In other words, it’s great to say that doubt is an essential part of discovering truth, and that we shouldn’t criminalize it, as Jana is doing in her article, but it’s not so great if we attach the expectation that all righteous/worthy/good people will inevitably find their faith in the church strengthened as a result of the doubting process. Some people come (often reluctantly) to different conclusions. It is possible to “do everything right” according to the Mormon process of searching for truth, and to find an alternate set of answers outside of Mormonism.

    Once we can all agree that questioning and doubting are not sins, the next, and perhaps harder step is to fully love, embrace, and accept those who have come to different conclusions — not in spite of their past (or current) doubts — but simply because of who they are… and to befriend them with no ulterior motive of reconverting them… befriend them simply because people need friends.

    • Very well said.

      Two of my brothers have distanced themselves from the Church. They are intelligent, good men, and while I do not understand their choices, I am confident that they are following their convictions.

      I have found that in my zeal to “defend the faith” with them, I very often deny Christ: I am accusatory, combative, and angry, when I should be accepting, tolerant and loving. I fear I have lost a lot of opportunities to strengthen my family (which is the whole reason we’re here), in the name of making a doctrinal point.

  10. I appreciate that comment, Paul. I don’t feel like I have doubts. I simply have concerns. I know what I believe and how it fits into the LDS religion. My concerns with the church don’t make me doubt my beliefs. I still have a firm testimony of the Gospel of Jesus Christ. I feel like I am an outsider in my ward. I have different opinions, and the things I value the most don’t seem to matter to those around me.

    • Just to clarify most Mormon Facebook groups are not for perfect Mormons. There’s groups for doubters, feminists, LGBT, those seeking to improve the church from within, you name it.

      • There are no perfect Mormons and there never have been. Any Mormons who feel that they are perfect are blaspheming. There are some who may be trying to pretend that they are perfect, and they may be fooling themselves. Do not confuse perfection with testimony. You can have a testimony and be trying to do your best without being perfect and without pretending to be perfect. Anyone pretending to be perfect – is hiding something. It is OK to hide “something” from those around you, just don’t try hiding from the Lord.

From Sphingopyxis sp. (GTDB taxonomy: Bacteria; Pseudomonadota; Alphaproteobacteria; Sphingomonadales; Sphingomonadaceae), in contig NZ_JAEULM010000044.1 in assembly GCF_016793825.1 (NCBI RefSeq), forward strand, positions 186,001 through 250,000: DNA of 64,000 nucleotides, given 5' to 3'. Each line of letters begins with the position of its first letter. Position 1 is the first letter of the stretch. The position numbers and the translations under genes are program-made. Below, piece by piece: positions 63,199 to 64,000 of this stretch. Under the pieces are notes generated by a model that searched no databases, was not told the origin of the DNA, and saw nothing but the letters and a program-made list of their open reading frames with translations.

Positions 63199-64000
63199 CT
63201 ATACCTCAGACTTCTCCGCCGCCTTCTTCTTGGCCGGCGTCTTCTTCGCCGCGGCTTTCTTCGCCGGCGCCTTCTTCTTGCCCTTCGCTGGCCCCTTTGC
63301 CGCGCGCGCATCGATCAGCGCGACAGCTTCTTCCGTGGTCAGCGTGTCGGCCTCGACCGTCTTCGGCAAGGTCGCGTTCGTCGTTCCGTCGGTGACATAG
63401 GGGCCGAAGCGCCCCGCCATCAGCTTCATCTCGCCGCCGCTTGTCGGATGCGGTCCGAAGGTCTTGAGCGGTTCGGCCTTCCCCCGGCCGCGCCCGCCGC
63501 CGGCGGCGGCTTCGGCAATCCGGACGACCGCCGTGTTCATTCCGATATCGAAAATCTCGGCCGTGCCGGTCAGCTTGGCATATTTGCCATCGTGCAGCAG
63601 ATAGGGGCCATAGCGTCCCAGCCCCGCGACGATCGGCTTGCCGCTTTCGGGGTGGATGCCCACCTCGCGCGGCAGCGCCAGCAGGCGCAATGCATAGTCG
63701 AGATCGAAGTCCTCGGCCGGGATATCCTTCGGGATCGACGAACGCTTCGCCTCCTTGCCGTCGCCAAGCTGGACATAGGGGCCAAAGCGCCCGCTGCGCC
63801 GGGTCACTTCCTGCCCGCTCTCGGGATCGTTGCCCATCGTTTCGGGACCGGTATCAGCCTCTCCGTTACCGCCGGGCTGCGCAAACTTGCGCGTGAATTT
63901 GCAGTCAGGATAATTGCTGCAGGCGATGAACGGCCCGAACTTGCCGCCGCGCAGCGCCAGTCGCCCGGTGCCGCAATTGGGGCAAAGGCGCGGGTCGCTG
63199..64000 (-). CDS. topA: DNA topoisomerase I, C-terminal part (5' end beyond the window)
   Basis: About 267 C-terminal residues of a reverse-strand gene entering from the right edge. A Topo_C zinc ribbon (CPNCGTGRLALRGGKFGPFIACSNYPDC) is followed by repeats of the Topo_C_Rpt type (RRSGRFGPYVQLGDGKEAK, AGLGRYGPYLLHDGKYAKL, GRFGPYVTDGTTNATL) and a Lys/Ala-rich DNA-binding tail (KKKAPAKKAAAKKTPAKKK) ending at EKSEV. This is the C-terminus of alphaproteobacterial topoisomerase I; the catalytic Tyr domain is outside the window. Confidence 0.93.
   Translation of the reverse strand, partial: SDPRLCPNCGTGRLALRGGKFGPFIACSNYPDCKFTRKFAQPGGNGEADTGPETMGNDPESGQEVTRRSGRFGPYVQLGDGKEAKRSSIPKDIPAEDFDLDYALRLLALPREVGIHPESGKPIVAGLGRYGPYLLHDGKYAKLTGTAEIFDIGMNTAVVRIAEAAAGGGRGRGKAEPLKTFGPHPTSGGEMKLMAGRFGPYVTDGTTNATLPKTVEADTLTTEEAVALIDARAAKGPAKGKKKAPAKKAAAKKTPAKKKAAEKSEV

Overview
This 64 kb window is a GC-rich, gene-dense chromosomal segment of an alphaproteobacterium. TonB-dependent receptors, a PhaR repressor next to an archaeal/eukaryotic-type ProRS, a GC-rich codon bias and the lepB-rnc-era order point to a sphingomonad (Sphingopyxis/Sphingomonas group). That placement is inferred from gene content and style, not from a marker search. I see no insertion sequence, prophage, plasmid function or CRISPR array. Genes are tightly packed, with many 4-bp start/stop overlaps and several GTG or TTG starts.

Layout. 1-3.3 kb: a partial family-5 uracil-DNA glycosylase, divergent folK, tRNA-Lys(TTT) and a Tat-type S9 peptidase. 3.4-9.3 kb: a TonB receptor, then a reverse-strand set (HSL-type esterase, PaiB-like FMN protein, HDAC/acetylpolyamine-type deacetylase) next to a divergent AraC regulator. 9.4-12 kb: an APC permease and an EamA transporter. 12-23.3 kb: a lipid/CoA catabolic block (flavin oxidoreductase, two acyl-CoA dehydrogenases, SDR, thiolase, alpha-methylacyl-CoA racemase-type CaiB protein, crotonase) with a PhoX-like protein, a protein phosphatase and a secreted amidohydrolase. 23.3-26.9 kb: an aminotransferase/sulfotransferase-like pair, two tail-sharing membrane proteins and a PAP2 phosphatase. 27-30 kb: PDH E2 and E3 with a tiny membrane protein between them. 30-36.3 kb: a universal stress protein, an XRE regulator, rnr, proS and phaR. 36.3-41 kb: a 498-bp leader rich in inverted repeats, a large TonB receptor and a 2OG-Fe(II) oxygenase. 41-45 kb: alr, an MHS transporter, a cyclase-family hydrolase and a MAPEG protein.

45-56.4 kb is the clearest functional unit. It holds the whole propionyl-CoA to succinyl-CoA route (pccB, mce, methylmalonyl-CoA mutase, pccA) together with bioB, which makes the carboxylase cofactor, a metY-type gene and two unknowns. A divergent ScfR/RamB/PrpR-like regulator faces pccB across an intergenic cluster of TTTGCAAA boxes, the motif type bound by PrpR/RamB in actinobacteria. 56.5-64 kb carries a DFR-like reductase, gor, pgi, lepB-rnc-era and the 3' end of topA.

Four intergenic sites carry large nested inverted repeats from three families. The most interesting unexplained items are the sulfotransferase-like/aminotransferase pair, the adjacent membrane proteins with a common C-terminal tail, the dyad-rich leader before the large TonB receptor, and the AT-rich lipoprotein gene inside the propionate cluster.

• Reminds me of what president Hinckley said in an interview in Newsweek it’s ok to have disagreements as long as you keep them between your two ears. No vocal dissent aloud in other words under this system it’s hard to know if a devout member is sincere or just parroting their leaders.

          • Some of us are trying to bring more issues out into the open so they can be discussed openly instead of being taboo, and so members and the church can be more honest with themselves and each other. We’re in the 21st century for crying out loud! Even so, the system is incredibly resistant to change.

          • Jana Riess

            Simply silencing doubts and not raising them as topics of discussion seems to me to damage our promise to be honest in our dealings with our fellow human beings, which all Mormons aspire to do. Honesty is not just about being truthful in what we say. It’s about being truthful in what we choose to say out loud.

          • Good point about honesty, Jana. But I’m still not sure the church or church officials have always been honest – take the purchase and suppression of Mark Hoffman’s documents for example. Suppressing information (even though they were forgeries, they were believed to be authentic) isn’t honest and neither is denying the purchase of said documents. Also, how are we to consider the half-truths?

          • Jana Riess

            No, the Church has not always been honest, which was part of my point in noting that the way the Church handles polygamy and the controversies of the past. Suppressing information or telling only some of the facts will always be more harmful than helpful.

          • The part that raises a red flag when it comes to the churches honesty is when the proported BOA parchment that was ” written by the hand of Abraham” was found in the 60 s and translated and found to be a commen funeral scroll about a man name hor. Why didn’t the church inform its members that the translated is wrong sure the church would lose members but at least it would have more dignity the community of Christ church lost a lot of members but they retain their dignity with honesty and transparency.

          • Still president Hinckley saying that implys that it is “apostasy” to publicly vocalize dissent which is not authentic behavior if you choose silence out of fear. I disagree with you.

        • I don’t confuse perfection with testimony. You may be reading too far into my word choice. What I meant was that there are groups to support those that do not feel or act like perfect examples of mainstream Mormonism and want to associate with others who are similar to them. I’m in feminist and LGBT groups and most of the people in those groups have strong testimonies.